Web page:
Self-driving cars are apparently no longer a thing of the future: You could hop in one this month—if you live in Pittsburgh, that is.
Just days after Ford announced that it plans to have autonomous vehicles for Uber-like trips on the road by 2021, it seems that Uber itself will beat it to the punch. A report from Bloomberg today (Aug. 18) says Uber will bring a fleet of self-driving Volvo SUVs to Pittsburgh within the month. Uber riders in the Steel City will be able to hail one of the cars and get a free trip.
These self-driving cars will be doing the bulk of the driving, but humans will still be required—at least for now. A person will be sitting in the driver’s seat with their fingertips on the wheel as the car drives itself, ready to take over as needed, and another Uber engineer will be riding shotgun, taking notes on a laptop, while every aspect of the car’s trip—inside and out—is recorded by cameras. While these rides will be free for anyone that wants one, it doesn’t sound quite as relaxing as the average Uber ride. No word yet on whether you’ll be able to give the car a rating once your trip is complete.
While Uber has penned a $300 million deal with Volvo for these SUVs, according to the Associated Press, it’s also said it’s not planning to work with just one car provider in the future. The self-driving Ford cars Uber showed off in May will also be part of this trial in Pittsburgh. (Volvo has previously said it plans to have self-driving cars available in Sweden by 2017.)
If you’re wondering why Pittsburgh: Uber’s research in the city dates back to 2014, when it hired away a group of prominent robotics researchers from Carnegie Mellon University, and set up a self-driving car research facility down the road from their alma mater.
Uber also announced today that it had acquired Otto, a year-old startup aiming to build self-driving trucks, founded by Anthony Levandowski, an early engineer on Google’s self-driving car project. Uber CEO Travis Kalanick told Bloomberg that he envisions the company’s self-driving cars will eventually be able to provide affordable long-distance trips in rural areas, which Otto’s technology could supplement. It will also provide the backbone for an on-demand long-haul trucking service that Uber plans to start, according to Bloomberg.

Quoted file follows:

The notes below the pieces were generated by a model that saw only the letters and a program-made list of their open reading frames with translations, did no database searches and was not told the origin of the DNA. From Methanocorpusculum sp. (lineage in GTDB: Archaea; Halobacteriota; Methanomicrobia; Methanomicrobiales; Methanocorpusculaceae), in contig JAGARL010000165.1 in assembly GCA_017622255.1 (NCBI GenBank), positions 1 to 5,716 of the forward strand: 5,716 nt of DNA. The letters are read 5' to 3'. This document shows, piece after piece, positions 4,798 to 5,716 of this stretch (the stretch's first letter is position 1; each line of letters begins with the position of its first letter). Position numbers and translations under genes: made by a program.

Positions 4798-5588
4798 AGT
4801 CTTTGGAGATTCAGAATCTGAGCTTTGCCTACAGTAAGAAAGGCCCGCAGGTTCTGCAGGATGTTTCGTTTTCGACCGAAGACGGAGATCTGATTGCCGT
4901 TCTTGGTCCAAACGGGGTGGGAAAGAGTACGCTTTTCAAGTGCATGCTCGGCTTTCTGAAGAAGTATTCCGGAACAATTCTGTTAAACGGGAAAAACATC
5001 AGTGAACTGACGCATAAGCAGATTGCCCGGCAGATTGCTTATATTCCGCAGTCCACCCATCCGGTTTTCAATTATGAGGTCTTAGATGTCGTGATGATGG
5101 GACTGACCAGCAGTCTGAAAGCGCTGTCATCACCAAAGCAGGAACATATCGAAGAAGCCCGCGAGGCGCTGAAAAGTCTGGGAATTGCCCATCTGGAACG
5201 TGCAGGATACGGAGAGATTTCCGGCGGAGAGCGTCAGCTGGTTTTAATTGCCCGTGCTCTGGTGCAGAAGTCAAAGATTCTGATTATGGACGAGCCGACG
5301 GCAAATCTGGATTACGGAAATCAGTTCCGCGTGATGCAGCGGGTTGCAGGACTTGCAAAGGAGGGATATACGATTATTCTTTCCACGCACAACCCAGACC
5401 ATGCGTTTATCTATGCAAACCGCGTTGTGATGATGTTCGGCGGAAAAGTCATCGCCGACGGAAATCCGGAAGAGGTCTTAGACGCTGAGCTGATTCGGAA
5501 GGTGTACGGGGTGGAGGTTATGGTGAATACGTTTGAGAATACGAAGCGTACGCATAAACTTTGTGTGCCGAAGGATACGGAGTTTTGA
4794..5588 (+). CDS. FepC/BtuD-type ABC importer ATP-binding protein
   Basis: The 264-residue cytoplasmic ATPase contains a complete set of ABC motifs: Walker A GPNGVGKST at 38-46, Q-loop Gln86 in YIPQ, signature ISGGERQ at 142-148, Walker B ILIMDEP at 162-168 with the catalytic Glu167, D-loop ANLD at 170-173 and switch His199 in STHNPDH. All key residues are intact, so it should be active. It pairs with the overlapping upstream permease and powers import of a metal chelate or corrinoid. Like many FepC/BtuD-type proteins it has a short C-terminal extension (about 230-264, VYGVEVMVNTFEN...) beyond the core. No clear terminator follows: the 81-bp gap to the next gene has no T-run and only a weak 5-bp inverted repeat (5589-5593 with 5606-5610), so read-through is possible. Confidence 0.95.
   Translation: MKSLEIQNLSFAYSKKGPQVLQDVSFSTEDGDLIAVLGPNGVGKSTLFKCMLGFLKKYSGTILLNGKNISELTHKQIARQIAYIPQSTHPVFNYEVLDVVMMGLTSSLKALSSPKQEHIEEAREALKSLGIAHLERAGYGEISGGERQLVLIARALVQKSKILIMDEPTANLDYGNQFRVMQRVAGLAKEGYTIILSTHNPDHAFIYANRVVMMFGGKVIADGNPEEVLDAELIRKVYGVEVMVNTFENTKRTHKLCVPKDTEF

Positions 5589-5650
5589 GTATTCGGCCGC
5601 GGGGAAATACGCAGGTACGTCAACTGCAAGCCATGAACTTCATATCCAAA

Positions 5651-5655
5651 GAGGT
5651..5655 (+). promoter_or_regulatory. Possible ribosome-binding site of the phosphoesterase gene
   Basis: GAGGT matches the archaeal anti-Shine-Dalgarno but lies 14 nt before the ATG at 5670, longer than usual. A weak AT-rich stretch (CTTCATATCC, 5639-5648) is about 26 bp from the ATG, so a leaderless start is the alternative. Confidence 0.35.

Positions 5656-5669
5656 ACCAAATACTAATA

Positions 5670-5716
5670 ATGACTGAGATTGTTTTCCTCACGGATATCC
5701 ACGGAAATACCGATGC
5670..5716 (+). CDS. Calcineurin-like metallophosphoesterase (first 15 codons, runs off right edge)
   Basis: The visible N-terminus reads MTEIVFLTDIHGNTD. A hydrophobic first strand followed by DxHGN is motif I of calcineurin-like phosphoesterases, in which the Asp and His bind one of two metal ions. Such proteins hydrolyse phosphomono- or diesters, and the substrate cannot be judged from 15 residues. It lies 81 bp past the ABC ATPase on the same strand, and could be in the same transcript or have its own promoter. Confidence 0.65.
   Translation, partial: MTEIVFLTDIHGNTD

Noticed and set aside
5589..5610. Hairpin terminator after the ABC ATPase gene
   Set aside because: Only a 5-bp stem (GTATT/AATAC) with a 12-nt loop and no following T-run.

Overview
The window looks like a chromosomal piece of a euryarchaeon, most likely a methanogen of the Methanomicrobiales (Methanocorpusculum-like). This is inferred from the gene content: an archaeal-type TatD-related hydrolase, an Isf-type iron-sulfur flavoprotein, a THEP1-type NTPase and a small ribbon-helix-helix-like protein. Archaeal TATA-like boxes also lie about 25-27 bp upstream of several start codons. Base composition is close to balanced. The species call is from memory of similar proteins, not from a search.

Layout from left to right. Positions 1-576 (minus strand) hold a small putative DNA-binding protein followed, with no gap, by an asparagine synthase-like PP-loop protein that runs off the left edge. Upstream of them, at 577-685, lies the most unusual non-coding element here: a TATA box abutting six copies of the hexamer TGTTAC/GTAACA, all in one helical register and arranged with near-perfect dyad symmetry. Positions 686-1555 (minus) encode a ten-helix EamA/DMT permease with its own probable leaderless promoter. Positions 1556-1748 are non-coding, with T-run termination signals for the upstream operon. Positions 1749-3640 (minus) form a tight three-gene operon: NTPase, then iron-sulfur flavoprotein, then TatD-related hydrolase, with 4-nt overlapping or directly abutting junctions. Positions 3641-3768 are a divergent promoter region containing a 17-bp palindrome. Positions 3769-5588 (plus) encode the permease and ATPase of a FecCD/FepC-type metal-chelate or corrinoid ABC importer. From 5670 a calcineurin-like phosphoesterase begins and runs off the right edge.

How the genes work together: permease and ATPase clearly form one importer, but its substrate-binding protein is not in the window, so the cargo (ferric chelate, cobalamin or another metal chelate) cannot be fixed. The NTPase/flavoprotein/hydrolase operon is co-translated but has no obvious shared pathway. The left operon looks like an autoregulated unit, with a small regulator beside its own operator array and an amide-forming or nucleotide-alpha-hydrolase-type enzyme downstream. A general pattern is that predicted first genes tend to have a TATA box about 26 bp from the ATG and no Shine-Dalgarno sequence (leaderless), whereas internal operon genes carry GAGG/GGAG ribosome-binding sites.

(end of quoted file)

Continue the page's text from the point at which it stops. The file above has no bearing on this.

While Uber has certainly thrown down the gauntlet in terms of timing to the litany of other startups and automakers trying to bring self-driving cars to the streets, it remains to be seen just how accurate and reliable these cars will be. Ford engineers previously told Quartz that the company would not rush to release or even announce anything around self-driving cars until it was certain it had a safe product, which is part of the reason its current target is five years away. Toyota has communicated similar sentiments. There’s no reason to believe that Uber’s system is not safe, but this passage from Bloomberg does give one pause:
On a recent weekday test drive, the safety drivers were still an essential part of the experience, as Uber’s autonomous car briefly turned un-autonomous, while crossing the Allegheny River. A chime sounded, a signal to the driver to take the wheel. A second ding a few seconds later indicated that the car was back under computer control. “Bridges are really hard,” Krikorian says. “And there are like 500 bridges in Pittsburgh.”
Bloomberg adds that, “Bridges, unlike normal streets, offer few environmental cues—there are no buildings, for instance—making it hard for the car to figure out exactly where it is.” Which does lead one to wonder how this system will work in Venice, Amsterdam, or just about anywhere that there aren’t a lot of “environmental cues.”
At least the rides will be free.